Becoming an Environmental Engineer: A Journey of Passion and Purpose

Environmental engineering is a fantastic field for women who want to innovate and develop solutions that protect the environment and improve living conditions to make the world a healthier place. Science and engineering have always been important in my life, but when I started in this field there were very few women. I am gratified to see how much the profession has diversified over the past three decades. Women who enter this field now will enjoy being amongst many other women peers—it is an exciting time!

June 23 is International Women in Engineering Day, and it’s the perfect opportunity to celebrate the achievements of women in a traditionally male-dominated field and challenge the next generation of women to chase their own engineering dreams. While each person’s journey will be unique, I hope my own experiences offer some inspiration to empower you to consider a career in engineering, science, or another STEM field.

When I was growing up, math was one of my favorite subjects even though I wasn’t sure exactly how it would evolve into a rewarding career. But I was persistent in what I loved to do, so I kept going and completed an undergraduate degree in math. As it turned out, I graduated in the middle of a severe economic downturn in the US. The job market was very tough with few employment opportunities for new graduates.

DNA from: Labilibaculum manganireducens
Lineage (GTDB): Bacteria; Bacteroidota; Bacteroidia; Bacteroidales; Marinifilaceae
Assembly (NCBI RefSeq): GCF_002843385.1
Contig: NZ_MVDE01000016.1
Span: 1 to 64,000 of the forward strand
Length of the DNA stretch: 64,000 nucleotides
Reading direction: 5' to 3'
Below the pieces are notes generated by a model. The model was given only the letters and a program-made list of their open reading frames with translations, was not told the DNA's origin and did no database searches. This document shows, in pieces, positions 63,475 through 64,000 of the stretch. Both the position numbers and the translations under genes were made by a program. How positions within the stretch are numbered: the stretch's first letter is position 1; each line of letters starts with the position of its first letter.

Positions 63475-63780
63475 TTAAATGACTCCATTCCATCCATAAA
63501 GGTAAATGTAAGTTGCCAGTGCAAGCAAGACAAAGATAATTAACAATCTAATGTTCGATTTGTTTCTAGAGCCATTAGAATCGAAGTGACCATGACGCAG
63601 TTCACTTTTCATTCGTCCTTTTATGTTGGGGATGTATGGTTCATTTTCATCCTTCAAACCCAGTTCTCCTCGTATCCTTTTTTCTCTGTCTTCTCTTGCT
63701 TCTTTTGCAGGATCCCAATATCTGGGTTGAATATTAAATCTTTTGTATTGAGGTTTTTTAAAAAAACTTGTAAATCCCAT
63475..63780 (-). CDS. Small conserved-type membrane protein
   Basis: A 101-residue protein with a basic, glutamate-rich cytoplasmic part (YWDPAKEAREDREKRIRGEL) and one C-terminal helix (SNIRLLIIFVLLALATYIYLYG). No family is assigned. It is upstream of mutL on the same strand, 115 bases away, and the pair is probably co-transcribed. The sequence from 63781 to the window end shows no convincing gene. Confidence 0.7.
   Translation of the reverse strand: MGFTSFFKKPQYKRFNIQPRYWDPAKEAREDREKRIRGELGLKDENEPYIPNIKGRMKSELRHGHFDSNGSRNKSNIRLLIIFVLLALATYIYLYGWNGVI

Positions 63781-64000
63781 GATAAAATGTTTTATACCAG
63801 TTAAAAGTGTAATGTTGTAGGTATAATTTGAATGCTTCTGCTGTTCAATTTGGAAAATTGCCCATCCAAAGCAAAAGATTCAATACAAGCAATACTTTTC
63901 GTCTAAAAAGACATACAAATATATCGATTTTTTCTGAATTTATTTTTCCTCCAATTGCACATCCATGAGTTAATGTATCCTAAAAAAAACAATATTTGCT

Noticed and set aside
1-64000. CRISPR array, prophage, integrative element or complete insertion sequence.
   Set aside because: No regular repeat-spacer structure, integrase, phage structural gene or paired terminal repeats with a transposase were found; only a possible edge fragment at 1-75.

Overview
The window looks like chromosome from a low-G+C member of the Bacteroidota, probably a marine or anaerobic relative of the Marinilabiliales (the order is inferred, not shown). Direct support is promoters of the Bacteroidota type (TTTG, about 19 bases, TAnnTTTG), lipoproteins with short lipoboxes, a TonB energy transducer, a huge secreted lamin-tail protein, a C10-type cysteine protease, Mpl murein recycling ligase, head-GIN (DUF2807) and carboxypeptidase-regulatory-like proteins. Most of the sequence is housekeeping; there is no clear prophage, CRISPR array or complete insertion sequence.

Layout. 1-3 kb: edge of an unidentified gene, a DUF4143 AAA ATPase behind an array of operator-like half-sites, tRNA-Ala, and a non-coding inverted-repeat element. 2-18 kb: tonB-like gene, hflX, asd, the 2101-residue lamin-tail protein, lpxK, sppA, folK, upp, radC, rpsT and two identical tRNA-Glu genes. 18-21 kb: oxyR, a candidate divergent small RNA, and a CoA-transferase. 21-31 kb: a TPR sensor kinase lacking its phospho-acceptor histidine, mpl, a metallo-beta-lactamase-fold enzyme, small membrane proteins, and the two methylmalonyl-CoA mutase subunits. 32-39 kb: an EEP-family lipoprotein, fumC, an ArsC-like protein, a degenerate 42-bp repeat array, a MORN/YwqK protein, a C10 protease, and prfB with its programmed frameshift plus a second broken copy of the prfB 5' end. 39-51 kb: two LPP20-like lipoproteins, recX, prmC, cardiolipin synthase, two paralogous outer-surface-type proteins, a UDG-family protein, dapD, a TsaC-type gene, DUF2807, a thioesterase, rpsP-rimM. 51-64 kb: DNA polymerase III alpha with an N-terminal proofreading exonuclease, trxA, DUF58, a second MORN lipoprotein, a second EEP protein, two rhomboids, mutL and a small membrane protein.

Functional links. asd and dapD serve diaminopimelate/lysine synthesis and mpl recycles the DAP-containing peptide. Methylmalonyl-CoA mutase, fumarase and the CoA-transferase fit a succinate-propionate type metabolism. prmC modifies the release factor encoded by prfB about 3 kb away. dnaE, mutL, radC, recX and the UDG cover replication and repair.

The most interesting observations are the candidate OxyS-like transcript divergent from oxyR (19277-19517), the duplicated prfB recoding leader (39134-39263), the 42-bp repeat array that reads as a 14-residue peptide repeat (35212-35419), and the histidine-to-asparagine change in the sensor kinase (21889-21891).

One of my aunts, who happened to be a science teacher, suggested that I look into volunteering with the Peace Corps and get a chance to travel and acquire work experience. I always knew I wanted to leverage the privilege of my good education to help others, and the Peace Corps seemed like a good opportunity to do just that. I planned on teaching math, but once my assignment came through I was asked to do what was needed most in that place at that time —and so I embarked on a two-year adventure as a science teacher in Botswana.

Teaching in Serowe Village was a life-changing experience. The village is situated at the edge of the Kalahari Desert where access to clean water was a pressing need. I got to witness science and engineering directly improve people’s lives when a group of Swedish geologists and hydrogeologists arrived to install wells and provide the village with abundant, clean water. I realized that science and engineering had incredible power to bring about positive change and improve the daily lives of individuals and communities.

“In 1987 there were so few women in my university’s engineering program, I could practically count the number on one hand.”

Returning from my Peace Corps service, I was inspired to continue helping people and thought engineering would be the perfect way for me to do that as a natural extension of my math interests. I decided to pursue a master’s degree in civil engineering. It was an exciting time for me, but also very challenging. In 1987 there were so few women in my university’s engineering program, I could practically count the number on one hand. Being part of a gender minority didn’t discourage me; rather, as women students we were persistent in our passions and we ended up becoming a close-knit group who supported each other and learned together.